Setting Boundaries in Grief Recovery
Good fences make good neighbors – and personal boundaries allow you to set limits and create a healthy space between you and others. Creating and maintaining healthy personal boundaries is always a good practice, but it is even more essential when you are grieving the loss of a loved one. Setting grief boundaries will help you navigate this difficult and emotional time.
What are personal boundaries?
While we may love and/or value the people in our life, setting boundaries is an important way to respect and care for your needs. It is only in caring for ourselves that we can find the strength to support others for the long haul.
Your personal boundaries are the rules you set for yourself and others about how you wish to be treated. They can be physical boundaries like not allowing inappropriate touching or access to personal files or emails. They can be emotional boundaries like not allowing yourself to sacrifice your wishes for another person’s or not allowing yourself to be pushed into activities or conversations you don’t want to participate in. They can even be material boundaries like not allowing yourself to be pressured to spend more than you can afford or to cover the expenses of another person.
We may avoid setting boundaries for many reasons including guilt, fear of rejection, and fear of confrontation but they are essential for our emotional and physical well-being.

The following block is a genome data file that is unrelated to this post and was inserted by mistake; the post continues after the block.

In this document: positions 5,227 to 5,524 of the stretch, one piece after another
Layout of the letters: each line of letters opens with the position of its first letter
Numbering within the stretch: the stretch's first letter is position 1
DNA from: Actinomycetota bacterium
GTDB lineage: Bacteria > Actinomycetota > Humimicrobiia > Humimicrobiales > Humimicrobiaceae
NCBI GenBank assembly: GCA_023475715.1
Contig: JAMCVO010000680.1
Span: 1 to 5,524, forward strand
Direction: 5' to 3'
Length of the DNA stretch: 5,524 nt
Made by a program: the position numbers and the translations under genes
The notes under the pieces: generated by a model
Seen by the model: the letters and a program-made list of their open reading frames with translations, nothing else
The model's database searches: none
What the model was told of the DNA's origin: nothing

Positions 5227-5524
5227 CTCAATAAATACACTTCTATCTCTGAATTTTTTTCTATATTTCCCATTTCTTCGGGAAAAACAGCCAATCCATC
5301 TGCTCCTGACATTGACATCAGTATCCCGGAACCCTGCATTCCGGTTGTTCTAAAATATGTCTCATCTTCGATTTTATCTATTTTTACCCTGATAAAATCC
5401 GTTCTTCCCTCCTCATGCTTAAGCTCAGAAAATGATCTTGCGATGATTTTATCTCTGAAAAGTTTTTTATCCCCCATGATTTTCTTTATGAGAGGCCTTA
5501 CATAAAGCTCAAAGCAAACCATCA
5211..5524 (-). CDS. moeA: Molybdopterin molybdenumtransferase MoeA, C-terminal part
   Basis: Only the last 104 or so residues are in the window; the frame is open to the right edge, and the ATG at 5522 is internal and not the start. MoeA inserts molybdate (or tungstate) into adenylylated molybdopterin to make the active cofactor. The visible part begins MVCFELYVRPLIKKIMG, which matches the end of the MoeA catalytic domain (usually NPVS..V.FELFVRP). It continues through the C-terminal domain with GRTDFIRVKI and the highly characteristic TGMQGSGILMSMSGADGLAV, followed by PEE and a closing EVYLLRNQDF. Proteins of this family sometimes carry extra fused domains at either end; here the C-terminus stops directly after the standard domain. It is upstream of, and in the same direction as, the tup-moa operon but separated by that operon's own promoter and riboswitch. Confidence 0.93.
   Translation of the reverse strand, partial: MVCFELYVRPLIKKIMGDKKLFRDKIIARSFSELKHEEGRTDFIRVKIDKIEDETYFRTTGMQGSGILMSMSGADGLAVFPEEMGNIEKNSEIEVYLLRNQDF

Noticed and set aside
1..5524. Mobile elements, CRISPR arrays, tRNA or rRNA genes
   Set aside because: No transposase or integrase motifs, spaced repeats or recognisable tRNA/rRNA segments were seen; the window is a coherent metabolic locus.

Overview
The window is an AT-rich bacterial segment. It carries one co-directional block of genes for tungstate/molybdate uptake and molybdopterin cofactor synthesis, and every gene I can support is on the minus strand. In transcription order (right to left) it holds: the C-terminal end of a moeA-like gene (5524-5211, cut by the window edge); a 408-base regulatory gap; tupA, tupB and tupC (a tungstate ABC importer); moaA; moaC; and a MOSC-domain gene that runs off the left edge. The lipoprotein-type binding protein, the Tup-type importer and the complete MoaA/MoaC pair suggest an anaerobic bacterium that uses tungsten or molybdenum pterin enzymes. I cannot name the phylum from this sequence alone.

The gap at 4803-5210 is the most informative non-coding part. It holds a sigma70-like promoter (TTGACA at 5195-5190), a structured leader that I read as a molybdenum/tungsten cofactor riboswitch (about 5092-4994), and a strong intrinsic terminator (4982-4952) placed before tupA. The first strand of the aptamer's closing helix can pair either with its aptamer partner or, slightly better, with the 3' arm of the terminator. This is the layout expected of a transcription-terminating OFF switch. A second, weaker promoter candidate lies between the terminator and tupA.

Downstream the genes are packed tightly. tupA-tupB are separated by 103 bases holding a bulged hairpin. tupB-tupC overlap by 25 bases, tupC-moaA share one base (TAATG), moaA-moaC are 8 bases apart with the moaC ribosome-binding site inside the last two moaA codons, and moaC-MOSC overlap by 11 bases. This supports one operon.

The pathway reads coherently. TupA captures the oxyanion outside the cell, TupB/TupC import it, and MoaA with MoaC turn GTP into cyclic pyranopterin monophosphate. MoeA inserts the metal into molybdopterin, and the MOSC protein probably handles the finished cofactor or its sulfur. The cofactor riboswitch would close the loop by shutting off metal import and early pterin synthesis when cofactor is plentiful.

Setting Boundaries as You Grieve
Losing someone we love is one of the hardest things we will ever experience. If there was ever a time to put yourself first, it’s when you are grieving. Everyone’s grief boundaries are unique, and they will vary from one relationship to the next. What your grief boundaries look like with your best friend may be very different from your boundaries with co-workers or even certain other family members.
You will need to assess your own feelings about things like:
- How much you want to share with others about your loss
- When and if you want to speak about your grief
- What you are you up to doing and with whom
- Whether you want to accept help that is offered
- Who you are up for visiting with – if anyone at all
- When you can go back to work
- How much support you can offer other people
Try to be kind and respectful, but stick to your grief boundaries. You can say no to help that isn’t what you want or need right now. You can take a day off from work – especially if it's a difficult anniversary or holiday. You can reschedule plans with friends or family if you’re not feeling up to it. You can set limits on what you want to discuss about your loved one and your plans for the future. You can let people know if something they’ve said is hurtful – even if it wasn’t intended to be. All of this is okay!
Yes, it will be awkward at first. But in time, you may be surprised at how empowering it can be to politely, but firmly, set new rules for what you need.
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